Almost as mysteriously as the case appeared, United Technologies Corp. yesterday said its board had cleared Chairman Harry J. Gray of allegations that he tapped the phone and bugged the home and office of former UTC President Robert J. Carlson and another former executive.
Both UTC executives had been considered possible heirs to Gray as head of the giant aerospace and industrial products conglomerate, and both left the company after disputes with Gray. Carlson, the most recent to exit, resigned in September. Gray, it was said, worried about subordinates gaining too much power.
The wiretapping and bugging charges first surfaced publicly in The Wall Street Journal earlier this month. The company said then that a special committee of directors was investigating the charges.
Yesterday, UTC issued a terse statement, saying that "the circumstances surrounding the resignation of Robert Carlson as president have been investigated by the board of directors, and the board reaffirms its confidence in Harry J. Gray, its chairman, the company and its people." Pressed to elaborate, spokesman Tom Drohan read a statement that said, "All of us here are delighted this unfortunate incident is over." He would not comment further.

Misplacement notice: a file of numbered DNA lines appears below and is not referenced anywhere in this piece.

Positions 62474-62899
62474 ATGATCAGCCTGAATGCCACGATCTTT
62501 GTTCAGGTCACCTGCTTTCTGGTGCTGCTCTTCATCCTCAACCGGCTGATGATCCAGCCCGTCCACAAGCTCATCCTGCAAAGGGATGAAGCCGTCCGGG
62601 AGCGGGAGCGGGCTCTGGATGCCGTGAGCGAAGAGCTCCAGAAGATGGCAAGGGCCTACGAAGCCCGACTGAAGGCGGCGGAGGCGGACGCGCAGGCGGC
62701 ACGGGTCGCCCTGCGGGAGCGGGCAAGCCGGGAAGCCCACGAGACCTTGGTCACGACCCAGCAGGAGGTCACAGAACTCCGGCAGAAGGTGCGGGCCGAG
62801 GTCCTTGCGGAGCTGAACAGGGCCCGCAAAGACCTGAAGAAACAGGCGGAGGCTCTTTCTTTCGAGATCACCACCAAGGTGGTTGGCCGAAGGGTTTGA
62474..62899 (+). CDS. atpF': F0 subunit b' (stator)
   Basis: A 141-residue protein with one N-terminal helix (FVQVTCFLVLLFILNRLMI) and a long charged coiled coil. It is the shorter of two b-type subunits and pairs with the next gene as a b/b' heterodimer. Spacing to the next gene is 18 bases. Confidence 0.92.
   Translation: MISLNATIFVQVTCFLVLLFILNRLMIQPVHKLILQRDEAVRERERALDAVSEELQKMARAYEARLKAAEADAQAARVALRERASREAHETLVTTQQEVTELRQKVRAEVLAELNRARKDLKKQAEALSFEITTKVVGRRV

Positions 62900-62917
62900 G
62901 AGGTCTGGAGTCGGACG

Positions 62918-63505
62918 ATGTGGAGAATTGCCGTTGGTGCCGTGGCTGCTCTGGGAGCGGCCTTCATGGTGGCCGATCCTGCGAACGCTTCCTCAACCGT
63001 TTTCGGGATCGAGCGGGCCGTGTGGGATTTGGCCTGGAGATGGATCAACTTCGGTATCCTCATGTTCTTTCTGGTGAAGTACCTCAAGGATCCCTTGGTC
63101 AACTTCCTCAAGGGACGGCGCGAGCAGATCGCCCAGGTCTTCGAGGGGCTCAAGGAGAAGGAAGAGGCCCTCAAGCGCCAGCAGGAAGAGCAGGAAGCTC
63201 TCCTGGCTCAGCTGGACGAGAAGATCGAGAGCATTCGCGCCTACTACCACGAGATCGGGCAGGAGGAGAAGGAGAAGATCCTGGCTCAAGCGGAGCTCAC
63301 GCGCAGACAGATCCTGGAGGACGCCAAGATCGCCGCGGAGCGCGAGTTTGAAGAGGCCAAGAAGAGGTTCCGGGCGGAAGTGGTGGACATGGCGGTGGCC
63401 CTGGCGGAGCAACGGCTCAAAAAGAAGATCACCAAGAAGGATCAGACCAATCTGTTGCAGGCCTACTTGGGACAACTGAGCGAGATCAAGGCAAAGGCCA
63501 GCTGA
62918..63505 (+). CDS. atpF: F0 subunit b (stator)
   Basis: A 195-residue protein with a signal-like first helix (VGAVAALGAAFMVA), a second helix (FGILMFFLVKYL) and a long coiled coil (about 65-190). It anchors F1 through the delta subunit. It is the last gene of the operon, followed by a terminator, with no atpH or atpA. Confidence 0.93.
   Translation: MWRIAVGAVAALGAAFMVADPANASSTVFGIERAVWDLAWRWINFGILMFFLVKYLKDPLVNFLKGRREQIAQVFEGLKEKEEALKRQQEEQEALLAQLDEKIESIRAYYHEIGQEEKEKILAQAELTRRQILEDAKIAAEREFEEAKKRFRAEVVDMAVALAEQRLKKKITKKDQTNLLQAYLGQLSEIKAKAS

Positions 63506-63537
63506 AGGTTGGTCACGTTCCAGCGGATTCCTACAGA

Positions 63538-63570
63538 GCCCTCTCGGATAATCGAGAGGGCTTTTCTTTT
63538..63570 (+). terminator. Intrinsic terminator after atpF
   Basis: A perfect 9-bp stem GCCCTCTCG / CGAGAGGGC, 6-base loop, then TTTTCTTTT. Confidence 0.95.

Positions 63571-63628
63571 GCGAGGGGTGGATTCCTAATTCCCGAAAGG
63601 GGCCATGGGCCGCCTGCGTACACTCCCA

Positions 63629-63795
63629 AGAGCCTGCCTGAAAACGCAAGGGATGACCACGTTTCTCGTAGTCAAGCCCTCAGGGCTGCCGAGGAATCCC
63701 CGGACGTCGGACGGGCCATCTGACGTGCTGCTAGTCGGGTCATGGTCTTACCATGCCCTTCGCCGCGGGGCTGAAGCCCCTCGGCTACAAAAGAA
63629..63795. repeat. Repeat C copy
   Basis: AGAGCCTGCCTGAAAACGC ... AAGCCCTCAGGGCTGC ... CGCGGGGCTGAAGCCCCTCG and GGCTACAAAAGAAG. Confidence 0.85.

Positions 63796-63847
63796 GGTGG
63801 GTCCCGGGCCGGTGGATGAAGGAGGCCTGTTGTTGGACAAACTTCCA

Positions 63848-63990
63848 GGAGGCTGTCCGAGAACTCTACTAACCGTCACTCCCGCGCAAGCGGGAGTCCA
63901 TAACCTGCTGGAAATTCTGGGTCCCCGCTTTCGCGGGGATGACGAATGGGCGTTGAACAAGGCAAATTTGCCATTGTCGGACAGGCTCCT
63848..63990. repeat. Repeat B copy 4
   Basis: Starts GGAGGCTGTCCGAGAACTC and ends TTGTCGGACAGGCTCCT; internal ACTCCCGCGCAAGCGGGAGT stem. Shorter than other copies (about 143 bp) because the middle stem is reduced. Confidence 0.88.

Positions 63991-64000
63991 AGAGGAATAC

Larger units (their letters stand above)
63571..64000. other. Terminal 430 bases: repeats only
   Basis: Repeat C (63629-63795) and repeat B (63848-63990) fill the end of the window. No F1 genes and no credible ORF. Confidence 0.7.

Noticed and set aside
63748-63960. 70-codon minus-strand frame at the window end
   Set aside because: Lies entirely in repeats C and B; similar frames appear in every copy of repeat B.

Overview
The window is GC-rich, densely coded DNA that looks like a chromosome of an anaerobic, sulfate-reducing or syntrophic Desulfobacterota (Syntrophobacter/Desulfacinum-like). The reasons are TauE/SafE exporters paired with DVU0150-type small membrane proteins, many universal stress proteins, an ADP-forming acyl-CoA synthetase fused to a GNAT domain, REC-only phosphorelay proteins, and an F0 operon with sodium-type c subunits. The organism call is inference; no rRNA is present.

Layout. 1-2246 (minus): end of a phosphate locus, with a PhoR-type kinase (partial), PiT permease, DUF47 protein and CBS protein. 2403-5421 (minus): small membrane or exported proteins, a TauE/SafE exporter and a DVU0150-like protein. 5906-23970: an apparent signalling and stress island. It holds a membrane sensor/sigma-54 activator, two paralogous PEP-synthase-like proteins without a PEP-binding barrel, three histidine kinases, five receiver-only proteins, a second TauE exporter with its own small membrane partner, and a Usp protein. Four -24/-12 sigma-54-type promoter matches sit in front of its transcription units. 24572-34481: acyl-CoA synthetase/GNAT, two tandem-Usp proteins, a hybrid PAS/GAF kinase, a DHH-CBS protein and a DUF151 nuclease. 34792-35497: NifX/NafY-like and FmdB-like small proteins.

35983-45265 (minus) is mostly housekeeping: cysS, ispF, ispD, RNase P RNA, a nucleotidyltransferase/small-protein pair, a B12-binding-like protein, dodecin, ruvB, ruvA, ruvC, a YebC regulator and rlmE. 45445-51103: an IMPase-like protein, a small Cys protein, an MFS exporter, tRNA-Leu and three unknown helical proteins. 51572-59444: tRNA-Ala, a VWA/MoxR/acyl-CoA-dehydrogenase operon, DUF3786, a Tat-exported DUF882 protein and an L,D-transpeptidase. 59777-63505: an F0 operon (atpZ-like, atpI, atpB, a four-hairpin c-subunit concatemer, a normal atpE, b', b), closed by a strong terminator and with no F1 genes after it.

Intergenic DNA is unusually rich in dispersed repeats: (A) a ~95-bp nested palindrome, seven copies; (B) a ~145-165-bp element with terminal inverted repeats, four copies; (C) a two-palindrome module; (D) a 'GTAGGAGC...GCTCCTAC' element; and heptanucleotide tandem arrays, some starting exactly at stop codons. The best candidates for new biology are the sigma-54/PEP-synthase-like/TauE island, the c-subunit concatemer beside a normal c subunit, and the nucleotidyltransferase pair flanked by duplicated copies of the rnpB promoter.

Neither Carlson nor his lawyer could be reached for comment.
The investigation began after Carlson charged that his home was broken into three times in recent months, possibly by someone placing and then removing bugging equipment. In addition, Carlson is said to have charged that his office at UTC headquarters in Hartford, Conn., was ransacked on his last day as president by someone who may have been trying to remove listening devices. Carlson still sits on the UTC board.
The Federal Bureau of Investigation has said it was conducting a preliminary inquiry into the allegations as a result of the press reports, but the status of that probe could not be determined last night.
The board's investigation reportedly centered on Carlson's charges and on allegations that Gray had also ordered the bugging of Edward J. Hennessy, a former UTC executive and heir apparent who now is chairman of Allied Corp. and considered a bitter rival of Gray's.
Soon after The Journal's bugging story appeared, it ran another story claiming UTC had asked an investment banker to consider a possible bid for Allied. The company first denied interest in Allied, then said Allied had approached it about a merger, which Allied denied.